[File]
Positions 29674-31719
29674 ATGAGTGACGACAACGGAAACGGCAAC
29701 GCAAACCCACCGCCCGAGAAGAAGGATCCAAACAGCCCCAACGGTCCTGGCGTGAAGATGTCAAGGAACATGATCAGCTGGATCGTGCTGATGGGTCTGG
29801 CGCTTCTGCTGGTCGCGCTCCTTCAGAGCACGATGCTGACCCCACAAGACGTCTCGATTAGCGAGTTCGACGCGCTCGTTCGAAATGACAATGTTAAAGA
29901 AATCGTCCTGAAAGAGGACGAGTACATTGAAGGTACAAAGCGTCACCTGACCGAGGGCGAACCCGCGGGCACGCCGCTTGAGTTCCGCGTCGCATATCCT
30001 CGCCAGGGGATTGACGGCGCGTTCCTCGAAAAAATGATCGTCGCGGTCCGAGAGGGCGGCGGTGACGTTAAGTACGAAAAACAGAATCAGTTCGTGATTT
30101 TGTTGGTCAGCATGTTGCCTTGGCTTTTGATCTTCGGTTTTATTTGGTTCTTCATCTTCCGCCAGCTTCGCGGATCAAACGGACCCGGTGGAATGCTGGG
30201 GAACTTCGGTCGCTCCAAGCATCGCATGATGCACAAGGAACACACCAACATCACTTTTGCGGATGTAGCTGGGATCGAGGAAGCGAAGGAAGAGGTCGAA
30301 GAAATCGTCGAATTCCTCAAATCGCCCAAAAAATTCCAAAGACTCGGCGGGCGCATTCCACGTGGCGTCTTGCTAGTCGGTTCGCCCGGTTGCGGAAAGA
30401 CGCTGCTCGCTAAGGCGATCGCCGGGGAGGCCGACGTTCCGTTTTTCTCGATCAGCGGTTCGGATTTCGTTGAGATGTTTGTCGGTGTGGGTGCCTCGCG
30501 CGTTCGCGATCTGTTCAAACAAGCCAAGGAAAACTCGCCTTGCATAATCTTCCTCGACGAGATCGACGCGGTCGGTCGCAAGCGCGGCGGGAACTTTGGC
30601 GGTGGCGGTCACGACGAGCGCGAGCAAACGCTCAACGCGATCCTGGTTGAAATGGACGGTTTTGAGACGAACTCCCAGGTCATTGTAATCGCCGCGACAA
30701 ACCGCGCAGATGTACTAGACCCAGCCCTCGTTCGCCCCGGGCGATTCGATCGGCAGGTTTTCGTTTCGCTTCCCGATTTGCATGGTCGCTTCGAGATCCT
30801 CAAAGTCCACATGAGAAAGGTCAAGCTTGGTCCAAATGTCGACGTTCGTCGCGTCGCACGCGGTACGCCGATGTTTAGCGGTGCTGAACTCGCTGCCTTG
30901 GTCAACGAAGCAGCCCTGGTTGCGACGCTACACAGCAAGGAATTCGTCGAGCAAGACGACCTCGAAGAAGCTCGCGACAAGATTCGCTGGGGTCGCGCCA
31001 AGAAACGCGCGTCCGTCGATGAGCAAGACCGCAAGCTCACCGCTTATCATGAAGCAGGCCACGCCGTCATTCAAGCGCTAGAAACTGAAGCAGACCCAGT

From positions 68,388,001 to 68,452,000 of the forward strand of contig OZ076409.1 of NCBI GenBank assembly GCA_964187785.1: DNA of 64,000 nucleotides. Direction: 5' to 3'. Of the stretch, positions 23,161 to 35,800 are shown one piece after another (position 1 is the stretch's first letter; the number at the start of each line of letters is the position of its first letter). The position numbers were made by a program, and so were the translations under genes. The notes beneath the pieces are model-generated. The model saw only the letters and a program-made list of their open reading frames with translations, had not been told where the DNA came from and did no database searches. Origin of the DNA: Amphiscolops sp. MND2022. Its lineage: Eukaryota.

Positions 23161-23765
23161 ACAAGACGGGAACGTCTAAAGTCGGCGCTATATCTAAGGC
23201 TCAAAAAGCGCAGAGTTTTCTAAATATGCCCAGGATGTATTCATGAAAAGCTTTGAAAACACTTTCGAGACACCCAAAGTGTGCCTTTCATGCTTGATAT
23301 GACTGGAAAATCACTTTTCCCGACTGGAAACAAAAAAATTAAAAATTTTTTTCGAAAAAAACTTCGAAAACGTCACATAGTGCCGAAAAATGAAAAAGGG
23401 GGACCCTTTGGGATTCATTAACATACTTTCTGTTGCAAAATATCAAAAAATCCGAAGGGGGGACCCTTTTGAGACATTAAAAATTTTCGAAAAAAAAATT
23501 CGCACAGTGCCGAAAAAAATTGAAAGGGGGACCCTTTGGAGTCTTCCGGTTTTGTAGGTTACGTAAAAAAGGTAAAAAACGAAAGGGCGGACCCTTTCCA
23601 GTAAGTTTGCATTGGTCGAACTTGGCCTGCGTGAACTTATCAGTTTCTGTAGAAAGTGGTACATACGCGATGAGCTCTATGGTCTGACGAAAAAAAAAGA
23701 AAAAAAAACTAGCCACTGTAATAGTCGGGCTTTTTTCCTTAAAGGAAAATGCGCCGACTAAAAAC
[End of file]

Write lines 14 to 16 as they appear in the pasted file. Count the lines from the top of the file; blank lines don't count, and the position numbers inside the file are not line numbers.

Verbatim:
30801 CAAAGTCCACATGAGAAAGGTCAAGCTTGGTCCAAATGTCGACGTTCGTCGCGTCGCACGCGGTACGCCGATGTTTAGCGGTGCTGAACTCGCTGCCTTG
30901 GTCAACGAAGCAGCCCTGGTTGCGACGCTACACAGCAAGGAATTCGTCGAGCAAGACGACCTCGAAGAAGCTCGCGACAAGATTCGCTGGGGTCGCGCCA
31001 AGAAACGCGCGTCCGTCGATGAGCAAGACCGCAAGCTCACCGCTTATCATGAAGCAGGCCACGCCGTCATTCAAGCGCTAGAAACTGAAGCAGACCCAGT